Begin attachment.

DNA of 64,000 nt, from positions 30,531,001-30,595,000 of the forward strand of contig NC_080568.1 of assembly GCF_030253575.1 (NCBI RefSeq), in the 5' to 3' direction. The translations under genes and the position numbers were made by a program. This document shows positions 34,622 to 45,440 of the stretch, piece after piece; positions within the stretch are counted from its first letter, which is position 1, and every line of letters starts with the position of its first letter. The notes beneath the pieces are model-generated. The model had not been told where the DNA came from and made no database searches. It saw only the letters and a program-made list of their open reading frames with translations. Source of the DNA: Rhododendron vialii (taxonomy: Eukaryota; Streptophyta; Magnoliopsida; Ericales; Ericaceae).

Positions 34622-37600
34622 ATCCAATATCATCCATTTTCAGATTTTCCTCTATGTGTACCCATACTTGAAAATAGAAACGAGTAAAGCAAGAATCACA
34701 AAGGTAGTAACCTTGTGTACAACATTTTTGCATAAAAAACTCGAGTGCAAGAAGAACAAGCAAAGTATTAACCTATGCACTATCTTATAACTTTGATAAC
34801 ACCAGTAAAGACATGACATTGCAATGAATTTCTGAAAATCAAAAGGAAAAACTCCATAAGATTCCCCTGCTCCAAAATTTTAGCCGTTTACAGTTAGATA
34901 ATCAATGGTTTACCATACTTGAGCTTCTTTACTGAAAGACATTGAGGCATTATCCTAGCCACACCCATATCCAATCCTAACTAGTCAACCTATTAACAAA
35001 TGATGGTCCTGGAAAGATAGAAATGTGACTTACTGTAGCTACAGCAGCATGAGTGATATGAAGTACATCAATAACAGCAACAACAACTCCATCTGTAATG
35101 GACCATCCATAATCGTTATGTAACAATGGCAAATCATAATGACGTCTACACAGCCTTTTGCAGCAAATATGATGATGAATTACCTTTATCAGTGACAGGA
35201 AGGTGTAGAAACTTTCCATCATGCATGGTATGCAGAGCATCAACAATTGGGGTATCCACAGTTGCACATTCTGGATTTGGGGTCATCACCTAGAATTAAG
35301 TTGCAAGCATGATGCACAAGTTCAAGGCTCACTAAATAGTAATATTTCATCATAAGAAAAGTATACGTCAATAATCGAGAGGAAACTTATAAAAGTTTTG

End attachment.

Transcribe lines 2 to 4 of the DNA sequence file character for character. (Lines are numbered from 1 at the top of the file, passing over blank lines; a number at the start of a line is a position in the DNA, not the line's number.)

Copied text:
Positions 34622-37600
34622 ATCCAATATCATCCATTTTCAGATTTTCCTCTATGTGTACCCATACTTGAAAATAGAAACGAGTAAAGCAAGAATCACA
34701 AAGGTAGTAACCTTGTGTACAACATTTTTGCATAAAAAACTCGAGTGCAAGAAGAACAAGCAAAGTATTAACCTATGCACTATCTTATAACTTTGATAAC